oris Johnson has spoken to Joe Biden to congratulate the US president-elect in their first call since his election victory over Donald Trump.
The Prime Minister and the Democrat spoke for 25 minutes today.
It came amid suggestions, dismissed by ministers and Downing Street, that Mr Johnson might not share as close relationship with Mr Biden as he did Mr Trump, partly due to controversies surrounding Brexit.
No 10 said that during the wide-ranging call Mr Johnson “warmly congratulated” Mr Biden on his victory. Mr Trump continues to contest the win with baseless allegations of fraud.
In a tweet, the Prime Minister added: “I look forward to strengthening the partnership between our countries and to working with him on our shared priorities – from tackling climate change, to promoting democracy and building back better from the pandemic.”
Downing Street said the Prime Minister discussed trade with Mr Biden, as he seeks to negotiate a post-Brexit deal with Washington.
The pair were also said to have discussed Nato, which Mr Trump routinely railed against during his single term as president, which continues into January.
A No 10 spokesman said the recovery from the coronavirus pandemic was another topic of discussion.
“They discussed the close and longstanding relationship between our countries and committed to building on this partnership in the years ahead, in areas such as trade and security – including through Nato,” the No 10 spokesperson added.
“The Prime Minister and President-elect also looked forward to working closely together on their shared priorities, from tackling climate change, to promoting democracy, and building back better from the coronavirus pandemic.”
The Prime Minister was said to have sent his congratulations to Kamala Harris, who made history in becoming the first woman of colour to be elected vice-president.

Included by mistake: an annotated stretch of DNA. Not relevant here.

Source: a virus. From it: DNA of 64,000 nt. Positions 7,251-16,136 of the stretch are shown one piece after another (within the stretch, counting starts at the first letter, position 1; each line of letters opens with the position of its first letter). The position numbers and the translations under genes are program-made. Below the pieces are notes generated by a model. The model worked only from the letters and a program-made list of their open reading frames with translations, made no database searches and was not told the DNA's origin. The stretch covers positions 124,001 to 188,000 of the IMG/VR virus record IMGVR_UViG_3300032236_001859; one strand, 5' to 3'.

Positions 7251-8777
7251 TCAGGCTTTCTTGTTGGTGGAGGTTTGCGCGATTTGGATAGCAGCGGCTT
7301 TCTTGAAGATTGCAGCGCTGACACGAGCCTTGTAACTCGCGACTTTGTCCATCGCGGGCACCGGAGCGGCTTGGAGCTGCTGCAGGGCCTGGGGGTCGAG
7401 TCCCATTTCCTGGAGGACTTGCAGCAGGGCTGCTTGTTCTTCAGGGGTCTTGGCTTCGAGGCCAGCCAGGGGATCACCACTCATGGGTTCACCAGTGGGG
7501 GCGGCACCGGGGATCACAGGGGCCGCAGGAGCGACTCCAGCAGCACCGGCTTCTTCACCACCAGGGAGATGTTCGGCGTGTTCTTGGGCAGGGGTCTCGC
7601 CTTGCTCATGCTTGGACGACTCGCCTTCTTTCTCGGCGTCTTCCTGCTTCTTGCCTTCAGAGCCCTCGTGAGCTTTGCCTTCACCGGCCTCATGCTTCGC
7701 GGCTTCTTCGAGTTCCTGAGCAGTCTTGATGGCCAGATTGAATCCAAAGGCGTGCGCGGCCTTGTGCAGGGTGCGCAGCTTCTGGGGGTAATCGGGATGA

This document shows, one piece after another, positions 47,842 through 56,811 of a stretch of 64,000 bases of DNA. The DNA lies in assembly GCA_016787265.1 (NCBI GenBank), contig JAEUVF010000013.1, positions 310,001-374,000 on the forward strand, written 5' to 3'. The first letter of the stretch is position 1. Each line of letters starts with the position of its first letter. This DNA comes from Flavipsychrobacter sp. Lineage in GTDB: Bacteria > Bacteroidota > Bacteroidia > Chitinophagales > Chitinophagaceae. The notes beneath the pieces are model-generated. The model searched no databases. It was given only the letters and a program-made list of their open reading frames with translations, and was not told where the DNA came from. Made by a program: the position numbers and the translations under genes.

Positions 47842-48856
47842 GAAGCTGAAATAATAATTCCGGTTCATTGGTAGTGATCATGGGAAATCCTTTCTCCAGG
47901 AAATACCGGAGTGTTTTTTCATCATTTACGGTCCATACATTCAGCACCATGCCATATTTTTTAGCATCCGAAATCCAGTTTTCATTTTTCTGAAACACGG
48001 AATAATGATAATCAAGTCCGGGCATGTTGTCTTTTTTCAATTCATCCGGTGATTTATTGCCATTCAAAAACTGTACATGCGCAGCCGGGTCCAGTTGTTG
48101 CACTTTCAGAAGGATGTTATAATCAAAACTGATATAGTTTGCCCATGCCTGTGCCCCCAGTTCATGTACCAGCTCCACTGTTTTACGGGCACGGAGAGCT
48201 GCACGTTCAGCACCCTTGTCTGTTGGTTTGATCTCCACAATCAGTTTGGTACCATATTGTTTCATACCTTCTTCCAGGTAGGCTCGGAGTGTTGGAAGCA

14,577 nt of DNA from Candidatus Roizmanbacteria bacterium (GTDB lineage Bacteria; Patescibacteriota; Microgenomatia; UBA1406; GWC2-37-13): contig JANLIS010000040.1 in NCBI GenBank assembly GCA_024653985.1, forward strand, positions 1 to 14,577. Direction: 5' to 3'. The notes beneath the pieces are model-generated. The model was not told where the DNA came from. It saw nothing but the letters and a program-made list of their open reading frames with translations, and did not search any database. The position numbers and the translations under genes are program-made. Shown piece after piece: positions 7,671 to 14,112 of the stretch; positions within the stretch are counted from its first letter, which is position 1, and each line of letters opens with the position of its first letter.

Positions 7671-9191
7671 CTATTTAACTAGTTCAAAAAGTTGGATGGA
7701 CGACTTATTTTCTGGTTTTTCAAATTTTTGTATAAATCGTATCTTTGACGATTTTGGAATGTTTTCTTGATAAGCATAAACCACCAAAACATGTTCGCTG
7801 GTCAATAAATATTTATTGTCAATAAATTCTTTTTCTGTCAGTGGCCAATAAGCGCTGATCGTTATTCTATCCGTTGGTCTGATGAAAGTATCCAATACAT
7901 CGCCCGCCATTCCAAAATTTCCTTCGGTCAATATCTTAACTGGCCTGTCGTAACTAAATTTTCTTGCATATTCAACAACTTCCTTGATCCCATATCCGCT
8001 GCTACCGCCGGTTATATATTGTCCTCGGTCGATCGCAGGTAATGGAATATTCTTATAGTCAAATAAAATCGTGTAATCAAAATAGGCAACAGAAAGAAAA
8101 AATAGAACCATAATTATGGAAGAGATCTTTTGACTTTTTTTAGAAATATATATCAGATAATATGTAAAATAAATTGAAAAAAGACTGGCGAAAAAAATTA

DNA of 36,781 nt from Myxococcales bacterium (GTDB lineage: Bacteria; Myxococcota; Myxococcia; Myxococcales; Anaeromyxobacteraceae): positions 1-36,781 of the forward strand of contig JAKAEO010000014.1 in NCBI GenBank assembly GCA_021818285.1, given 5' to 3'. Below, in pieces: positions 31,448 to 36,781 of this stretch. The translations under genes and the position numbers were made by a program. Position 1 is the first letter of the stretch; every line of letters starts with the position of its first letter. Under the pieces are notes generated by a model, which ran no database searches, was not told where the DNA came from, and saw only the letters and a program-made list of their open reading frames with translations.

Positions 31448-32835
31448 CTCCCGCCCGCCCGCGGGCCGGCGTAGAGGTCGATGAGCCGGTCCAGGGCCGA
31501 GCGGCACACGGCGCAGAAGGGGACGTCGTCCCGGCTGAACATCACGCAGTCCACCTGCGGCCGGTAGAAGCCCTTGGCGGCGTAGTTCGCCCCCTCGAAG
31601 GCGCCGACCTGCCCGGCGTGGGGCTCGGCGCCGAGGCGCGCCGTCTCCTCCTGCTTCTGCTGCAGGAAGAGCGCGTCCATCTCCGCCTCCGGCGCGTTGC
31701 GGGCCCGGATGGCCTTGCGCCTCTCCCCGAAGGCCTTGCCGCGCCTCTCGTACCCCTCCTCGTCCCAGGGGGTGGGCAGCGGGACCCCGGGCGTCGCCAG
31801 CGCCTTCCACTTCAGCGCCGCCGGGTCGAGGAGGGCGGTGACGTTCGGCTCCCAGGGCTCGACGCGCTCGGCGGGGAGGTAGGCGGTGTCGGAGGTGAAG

Unlike Mr Trump, Mr Biden is not a natural ally of Brexit.
He has warned that a trade deal with the US is “contingent” on there being no return to a hard border on the island of Ireland amid unease over Mr Johnson’s controversial Brexit legislation.
The Democrat also warned that the peace process must not “become a casualty of Brexit” in a warning over the UK Internal Market Bill.
The No 10 source said: “They talked about the importance of implementing Brexit in such a way that upholds the Good Friday Agreement, and the PM assured the president-elect that would be the case.”
Lord Judge says UK Internal Market Bill ‘riddled with powers being given’ away
In a statement, a spokesperson for the president-elect said Mr Biden “offered his thanks to Prime Minister Johnson for his congratulations and expressed his desire to strengthen the special relationship and re-double cooperation on issues of mutual concern”.
They added that the president-elect “especially looks forward to working closely together on global challenges”, and that Mr Biden “reaffirmed his support for the Good Friday Agreement in Northern Ireland”.
Mr Johnson is reported to have offended Mr Biden when referring to Barack Obama’s “part Kenyan” heritage in an article for the Sun in 2016. He served as his vice-president while Mr Obama was in office.
Writing about the decision of the Obama administration to remove a bust of Britain’s wartime leader Winston Churchill from the Oval Office, in 2016, Mr Johnson said: “Some said it was a snub to Britain. Some said it was a symbol of the part-Kenyan president’s ancestral dislike of the British empire – of which Churchill had been such a fervent defender.”
After Mr Johnson announced his call, Ireland’s Taoiseach Micheal Martin said he too held a “warm and engaging call” with Mr Biden, who proudly speaks of his Irish heritage.
Mr Martin said that the president-elect “underlined his commitment” to the Good Friday Agreement.
German chancellor Angela Merkel also secured a call from Mr Biden on Tuesday.
The order of Mr Biden’s calls was not clear.
Downing Street said a “technical error” meant parts of an alternative congratulatory statement for the Republican were overlaid on the final graphic.